The big kick off

So five years of nerves and anticipation are over and everything gets started tomorrow when the co-hosts play their first match against Greece at 18:00 CET.  The excitement has built to a crescendo in the last week or so and Warsaw is clearly anxious for the whole thing to get going.

In the last week a smart train link between the town centre and the airport has been completed as well as a major motorway, the Polish Prime Minister Donald Tusk has crowed about the massive civilisational leap that Poland has made over the last five years, and the city has been invaded by a whole host of confused looking foreigners, many with VIP packs hanging round their necks.  We’ve also seen Polish flags emerge from every nook and cranny of the city and the Spanish team being bemused by a large loaf of Polish bread.

In other news:

1) There has been a spirited fight back against the supposedly sensationalist coverage of the BBC’s ‘Stadiums of Hate’ program.  The head of the Jewish Community Centre in Krakow, Jonathan Ornstein, has railed against the BBC’s refusal to discuss any of the positive steps made regarding anti-Semitism in Poland over the last ten years, and the fact they wouldn’t interview two Jewish football players who play in Krakow. I just sincerely hope that no racist incidents occur during the tournament and to be honest I’m sure they won’t.

2)Polish-Russian tensions continue to simmer in the run-up to the massive match between the two sides on June 12 in the Polish national stadium.  The latest clash concerns the desire of Russian football fans to march through the centre of Warsaw after the game to celebrate Russia Day (when Russia declared sovereignty from the USSR way back in 1990).  Russian fans have contacted Warsaw city authorities to make the march legal.  This request has of course met with opposition from some Poles. Polish Newsweek called the decision to march ‘A good idea.  But one that will anger Patriotic circles’.  The magazine wasn’t wrong, as a whole host of people criticised the plans to march on that day, including comments about how marching with banners bearing hammers and sickles (which some marchers hope to do) is illegal under Polish law.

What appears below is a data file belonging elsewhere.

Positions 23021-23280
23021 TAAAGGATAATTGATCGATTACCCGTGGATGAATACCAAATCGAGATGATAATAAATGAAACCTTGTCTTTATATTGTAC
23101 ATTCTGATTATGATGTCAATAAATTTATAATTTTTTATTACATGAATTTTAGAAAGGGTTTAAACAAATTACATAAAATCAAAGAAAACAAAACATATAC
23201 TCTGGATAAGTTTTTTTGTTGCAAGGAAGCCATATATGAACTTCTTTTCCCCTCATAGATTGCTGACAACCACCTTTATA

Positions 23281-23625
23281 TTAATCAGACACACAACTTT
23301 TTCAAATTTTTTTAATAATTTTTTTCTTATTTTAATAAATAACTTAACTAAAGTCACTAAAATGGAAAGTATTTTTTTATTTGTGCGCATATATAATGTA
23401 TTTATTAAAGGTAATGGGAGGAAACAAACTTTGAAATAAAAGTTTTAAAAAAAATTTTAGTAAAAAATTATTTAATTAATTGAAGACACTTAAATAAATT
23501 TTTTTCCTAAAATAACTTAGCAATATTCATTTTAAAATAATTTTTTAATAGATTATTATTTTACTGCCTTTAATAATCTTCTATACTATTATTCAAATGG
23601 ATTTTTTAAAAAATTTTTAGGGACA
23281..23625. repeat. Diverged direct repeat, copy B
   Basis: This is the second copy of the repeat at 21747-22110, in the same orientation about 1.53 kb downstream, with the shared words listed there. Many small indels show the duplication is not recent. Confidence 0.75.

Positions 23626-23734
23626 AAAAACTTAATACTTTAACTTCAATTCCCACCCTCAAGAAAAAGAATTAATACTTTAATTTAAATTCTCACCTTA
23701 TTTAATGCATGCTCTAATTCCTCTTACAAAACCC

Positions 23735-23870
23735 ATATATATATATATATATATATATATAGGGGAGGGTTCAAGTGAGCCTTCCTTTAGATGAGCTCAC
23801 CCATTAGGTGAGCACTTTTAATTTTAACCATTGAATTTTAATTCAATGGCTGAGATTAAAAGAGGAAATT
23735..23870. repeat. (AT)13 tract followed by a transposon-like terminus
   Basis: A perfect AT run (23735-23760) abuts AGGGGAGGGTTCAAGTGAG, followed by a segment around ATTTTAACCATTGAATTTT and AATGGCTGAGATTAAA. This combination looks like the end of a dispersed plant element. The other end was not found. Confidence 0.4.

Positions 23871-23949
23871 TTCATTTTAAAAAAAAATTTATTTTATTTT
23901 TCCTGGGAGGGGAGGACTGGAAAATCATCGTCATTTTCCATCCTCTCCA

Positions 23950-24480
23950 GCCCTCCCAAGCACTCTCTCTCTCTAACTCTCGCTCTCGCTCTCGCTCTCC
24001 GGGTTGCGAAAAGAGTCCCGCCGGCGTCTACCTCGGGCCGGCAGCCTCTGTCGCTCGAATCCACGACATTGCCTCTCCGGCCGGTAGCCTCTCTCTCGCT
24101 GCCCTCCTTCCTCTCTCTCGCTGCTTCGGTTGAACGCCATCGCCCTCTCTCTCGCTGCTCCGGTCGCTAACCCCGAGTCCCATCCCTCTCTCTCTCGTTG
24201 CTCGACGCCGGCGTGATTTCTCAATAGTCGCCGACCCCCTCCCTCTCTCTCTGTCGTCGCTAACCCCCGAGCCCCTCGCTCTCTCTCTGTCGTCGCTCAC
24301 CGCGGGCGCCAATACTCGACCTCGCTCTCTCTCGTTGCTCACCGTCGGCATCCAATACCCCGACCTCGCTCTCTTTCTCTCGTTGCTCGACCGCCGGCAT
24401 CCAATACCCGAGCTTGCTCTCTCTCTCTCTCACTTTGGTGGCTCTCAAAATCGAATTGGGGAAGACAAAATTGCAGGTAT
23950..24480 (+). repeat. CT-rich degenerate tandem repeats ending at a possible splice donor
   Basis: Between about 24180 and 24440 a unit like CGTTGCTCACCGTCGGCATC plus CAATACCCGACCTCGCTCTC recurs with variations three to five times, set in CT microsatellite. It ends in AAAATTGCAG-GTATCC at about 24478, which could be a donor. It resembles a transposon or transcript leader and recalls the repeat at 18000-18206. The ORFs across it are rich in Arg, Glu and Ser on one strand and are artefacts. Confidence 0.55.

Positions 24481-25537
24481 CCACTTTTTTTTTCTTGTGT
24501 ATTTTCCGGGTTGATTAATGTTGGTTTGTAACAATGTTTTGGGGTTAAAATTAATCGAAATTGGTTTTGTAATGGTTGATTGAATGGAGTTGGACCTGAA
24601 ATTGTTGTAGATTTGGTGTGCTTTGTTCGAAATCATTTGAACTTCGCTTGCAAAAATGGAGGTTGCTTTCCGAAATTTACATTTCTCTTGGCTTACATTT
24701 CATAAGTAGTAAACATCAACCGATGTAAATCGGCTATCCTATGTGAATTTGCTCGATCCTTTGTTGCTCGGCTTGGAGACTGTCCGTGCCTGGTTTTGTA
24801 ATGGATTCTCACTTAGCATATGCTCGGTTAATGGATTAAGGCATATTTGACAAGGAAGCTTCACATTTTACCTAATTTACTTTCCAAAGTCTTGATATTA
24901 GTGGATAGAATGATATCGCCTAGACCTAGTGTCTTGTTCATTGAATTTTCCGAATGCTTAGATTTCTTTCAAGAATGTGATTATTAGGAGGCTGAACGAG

I for one hope the march won’t go ahead.  I think there’s enough tension regarding the game anyway, and in Russian-Polish relations for that matter, to add a march on top of it all.  I suppose if the Poles win on the 12th it won’t really matter…

3)A massive fan zone has been erected in the centre of Warsaw.  It holds 100,000 people and there will be a host of concerts and other events during the time of the tournament.  Oh and obviously a number of massive screens on which to watch the footie!  The zone opened today and as far as I can see the photographer did what all good photographers do at events such as this, that’s right, look for attractive ladies.

I’ll be heading there tomorrow to watch the game, so will let you all know what the atmosphere is like there then…

4)Now all that’s left is to hope Poland beat Greece in the opening game.  I’m quietly confident the Polish team will come out on top.  With their three on-form German title winners from Borussia Dortmund, Robert Lewandowski, Jakub Blaszczykowski (thankfully nicknamed Kuba for short) and Lukasz Piszczek, and Wojciech Szczesny of Arsenal fame, they have, in my opinion, a good chance of getting out of a relatively weak group with Greece, Russia and the Czech Republic.

So my prediction? 2-0 via a Lewandowski double and the country to go to their beds later that night with smiles on their faces, love in their hearts and too much alcohol in their bellies.

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